All of this makes the possibility of bipartisan action on climate or energy seem very slim indeed. I’ve been writing about the efforts of groups like the Breakthrough Institute to find “post-partisan” solutions to the climate conundrum, most of which focus on backing away from a carbon price while heavily increasing funds for basic energy research and development. If Republicans are dead set against a “job-killing energy tax,” as the carbon cap-and-trade was caricatured, then take out the tax and focus on research and energy infrastructure, things the government has done very well in the past. (The wonks suggesting this route are usually also skeptical that a carbon cap would work even if it could be passed.)

I like that approach on both its merits and its politics and its realism. I don’t think you can use science to convince wavering Americans that climate change is the dire threat it really is. (Certainly the stack of TIME cover stories warning about the extreme dangers of climate change haven’t done much to move the needle, and we’re supposed to be mainstream.) But given the political landscape, will even these changes make a dent in conservative opposition? I’m not so sure. Given the current landscape—and the apparent refusal of hardcore conservatives to compromise as a matter of principle—nothing seems a lot more likely than something.

But we can’t just give up. Grist‘s David Roberts—who coined the term “climate hawk“—believes this will come down to a struggle over political power, not competing ideas. In his view, environmentalists lost the last round not because of flaws in their policies, but because they lacked soldiers on the ground, as he wrote in Slate:

It is now painfully clear that, given the manifold dysfunctions of American politics (filibuster abuse, unrestricted corporate money), the energy status quo is too powerful to take down in direct conflict. It would be a mistake to cluster together under a new banner and provide another fat target. It’s time to heed the lesson America’s revolutionary militias learned after they took a few drubbings at the hands of the British Redcoats: disperse. Take to the hills. Run and gun.

Roberts argues that conservatives have been successful in getting and consolidating power thanks to their superior discipline—and he points to the rightward pressure on Fred Upton as an example. Unless those who believe in climate change and energy action—mostly Democrats in this view—fight with the same tactics, they’ll lose, no matter how many brilliant white papers they write.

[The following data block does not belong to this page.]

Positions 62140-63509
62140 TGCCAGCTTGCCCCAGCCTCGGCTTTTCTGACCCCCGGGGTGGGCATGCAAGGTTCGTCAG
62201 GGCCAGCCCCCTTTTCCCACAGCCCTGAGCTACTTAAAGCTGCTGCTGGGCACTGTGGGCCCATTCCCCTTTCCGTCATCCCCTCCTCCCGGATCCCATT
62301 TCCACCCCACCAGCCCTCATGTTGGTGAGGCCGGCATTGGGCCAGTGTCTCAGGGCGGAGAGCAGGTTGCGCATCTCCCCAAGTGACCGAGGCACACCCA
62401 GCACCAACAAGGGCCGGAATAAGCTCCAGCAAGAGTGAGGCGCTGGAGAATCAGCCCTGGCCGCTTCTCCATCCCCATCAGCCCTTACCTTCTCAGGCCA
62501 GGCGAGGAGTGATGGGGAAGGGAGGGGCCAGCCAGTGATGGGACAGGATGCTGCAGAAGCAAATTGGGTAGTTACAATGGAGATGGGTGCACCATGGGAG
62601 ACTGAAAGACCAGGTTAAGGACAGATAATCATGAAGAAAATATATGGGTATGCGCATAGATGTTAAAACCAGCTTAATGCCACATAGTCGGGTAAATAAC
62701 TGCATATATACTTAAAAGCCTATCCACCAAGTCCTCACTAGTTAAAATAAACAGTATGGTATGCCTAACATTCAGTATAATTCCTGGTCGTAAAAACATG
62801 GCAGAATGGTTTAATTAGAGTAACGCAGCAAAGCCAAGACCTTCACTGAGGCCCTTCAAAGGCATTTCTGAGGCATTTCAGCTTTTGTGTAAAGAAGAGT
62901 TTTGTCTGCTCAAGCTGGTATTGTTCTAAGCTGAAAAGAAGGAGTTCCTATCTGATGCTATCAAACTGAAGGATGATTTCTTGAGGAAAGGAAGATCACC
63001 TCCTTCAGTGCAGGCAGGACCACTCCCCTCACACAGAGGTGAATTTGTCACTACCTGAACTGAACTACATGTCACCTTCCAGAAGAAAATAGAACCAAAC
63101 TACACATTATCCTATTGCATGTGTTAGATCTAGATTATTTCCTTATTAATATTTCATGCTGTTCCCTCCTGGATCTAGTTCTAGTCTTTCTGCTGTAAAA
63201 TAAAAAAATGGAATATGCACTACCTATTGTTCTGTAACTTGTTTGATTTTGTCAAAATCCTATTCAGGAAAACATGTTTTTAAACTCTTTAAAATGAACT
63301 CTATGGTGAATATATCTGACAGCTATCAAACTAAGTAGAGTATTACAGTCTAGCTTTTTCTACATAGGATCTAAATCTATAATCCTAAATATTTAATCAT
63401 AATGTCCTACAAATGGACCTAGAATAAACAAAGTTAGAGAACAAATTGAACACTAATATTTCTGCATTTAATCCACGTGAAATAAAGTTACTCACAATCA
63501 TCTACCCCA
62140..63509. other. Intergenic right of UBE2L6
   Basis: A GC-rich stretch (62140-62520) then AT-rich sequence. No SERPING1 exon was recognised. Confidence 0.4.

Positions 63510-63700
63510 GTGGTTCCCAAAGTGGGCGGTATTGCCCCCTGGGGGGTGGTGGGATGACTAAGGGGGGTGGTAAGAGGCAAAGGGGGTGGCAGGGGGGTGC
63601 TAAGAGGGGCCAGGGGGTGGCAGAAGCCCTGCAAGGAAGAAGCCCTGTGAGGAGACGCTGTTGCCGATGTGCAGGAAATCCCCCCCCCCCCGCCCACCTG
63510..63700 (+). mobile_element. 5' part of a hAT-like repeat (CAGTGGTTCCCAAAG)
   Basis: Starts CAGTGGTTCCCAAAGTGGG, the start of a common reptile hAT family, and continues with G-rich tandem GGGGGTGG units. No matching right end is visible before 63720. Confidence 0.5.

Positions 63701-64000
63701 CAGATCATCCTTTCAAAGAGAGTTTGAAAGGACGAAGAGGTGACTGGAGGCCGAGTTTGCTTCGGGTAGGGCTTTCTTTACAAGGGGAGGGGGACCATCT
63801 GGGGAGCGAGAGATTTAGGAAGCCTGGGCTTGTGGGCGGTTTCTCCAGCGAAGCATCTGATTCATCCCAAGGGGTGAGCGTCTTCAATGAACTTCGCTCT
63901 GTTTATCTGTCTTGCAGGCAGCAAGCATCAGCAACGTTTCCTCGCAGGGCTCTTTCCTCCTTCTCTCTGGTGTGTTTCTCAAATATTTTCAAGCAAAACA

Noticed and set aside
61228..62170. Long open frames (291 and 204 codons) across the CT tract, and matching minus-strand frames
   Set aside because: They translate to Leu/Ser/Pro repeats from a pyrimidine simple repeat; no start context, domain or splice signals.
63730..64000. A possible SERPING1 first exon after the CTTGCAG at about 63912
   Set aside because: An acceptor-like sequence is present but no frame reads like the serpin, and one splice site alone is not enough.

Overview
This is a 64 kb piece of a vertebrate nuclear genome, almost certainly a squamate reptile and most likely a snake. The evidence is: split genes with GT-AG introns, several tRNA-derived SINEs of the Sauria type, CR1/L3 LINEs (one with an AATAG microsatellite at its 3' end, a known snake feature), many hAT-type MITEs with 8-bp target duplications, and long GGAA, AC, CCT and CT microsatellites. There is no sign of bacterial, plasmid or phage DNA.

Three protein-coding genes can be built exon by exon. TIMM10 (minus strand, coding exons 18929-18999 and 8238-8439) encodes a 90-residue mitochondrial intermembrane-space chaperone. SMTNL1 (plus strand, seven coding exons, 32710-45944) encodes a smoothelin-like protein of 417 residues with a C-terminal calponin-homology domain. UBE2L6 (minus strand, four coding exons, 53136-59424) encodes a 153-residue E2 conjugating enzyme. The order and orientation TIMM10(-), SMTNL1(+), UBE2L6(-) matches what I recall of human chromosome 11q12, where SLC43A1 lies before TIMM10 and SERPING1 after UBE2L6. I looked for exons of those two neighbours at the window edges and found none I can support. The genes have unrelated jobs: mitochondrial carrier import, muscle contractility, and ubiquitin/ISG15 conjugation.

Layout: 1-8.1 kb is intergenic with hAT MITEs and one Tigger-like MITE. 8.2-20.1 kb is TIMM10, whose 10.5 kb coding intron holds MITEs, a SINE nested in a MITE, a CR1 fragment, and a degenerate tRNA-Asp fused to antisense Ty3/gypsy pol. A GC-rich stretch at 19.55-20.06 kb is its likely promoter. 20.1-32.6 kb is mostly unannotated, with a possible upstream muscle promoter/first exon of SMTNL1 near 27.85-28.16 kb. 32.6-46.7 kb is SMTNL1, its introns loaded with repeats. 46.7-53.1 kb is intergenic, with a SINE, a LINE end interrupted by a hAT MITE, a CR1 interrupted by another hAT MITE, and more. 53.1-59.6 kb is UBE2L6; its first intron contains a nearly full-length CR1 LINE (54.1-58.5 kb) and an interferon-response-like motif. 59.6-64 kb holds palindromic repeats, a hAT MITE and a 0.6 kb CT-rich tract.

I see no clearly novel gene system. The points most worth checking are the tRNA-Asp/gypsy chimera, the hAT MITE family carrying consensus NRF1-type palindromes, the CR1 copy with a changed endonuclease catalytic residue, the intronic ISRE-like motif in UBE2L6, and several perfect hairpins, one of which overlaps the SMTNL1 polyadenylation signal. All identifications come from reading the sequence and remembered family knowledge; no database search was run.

I find the idea of our energy policy being decided by endless partisan guerilla warfare a little depressing, but then, I’m a writer, not a fighter. (Though recent events—like the sudden refusal of Republicans to support the START treaty with Russia, for reasons that seem to have nothing to do with policy and everything to do with partisanship—might make a soldier out of me yet.) I guess I have more hope that some element of compromise can work—that the right ideas and compromises can peel off the most wavering skeptics and conservatives, enough to build and sustain a coalition. That’s what Schwarzenegger counsels:

This is not limited to climate change. Let’s assume someone says I don’t believe in this climate change…but the important thing is, we have people dying from air pollution, so let’s cut the pollution any way. Let’s reduce hospital visits [with climate legislation] because Republicans are so into reducing costs. That’s meat on the chicken right there. Let’s be energy independent and not be dependent for oil on the people who want to blow us up. Republicans hate that. That’s meat on the chicken right now….There’s a lot of issues where the result is reducing greenhouse gas emissions, but we don’t have to do it because of that.

Of course, appeals to energy independence and national security and public health have been made to support climate change legislation before, without much success. Maybe it will be different now, without changing the power structure. But as even an optimist like Schwarzenegger knows, things can’t continue like this, a nation so divided:

My concern is not just about the environment. My concern is about the wall in this country… I think if we don’t do something very quickly, this country could be frozen. We’ve got to get our act together if we really want to be an international player and be number one.

From the mouths of Terminators. Let’s hope someone listens.

0 comments
Sort: Newest | Oldest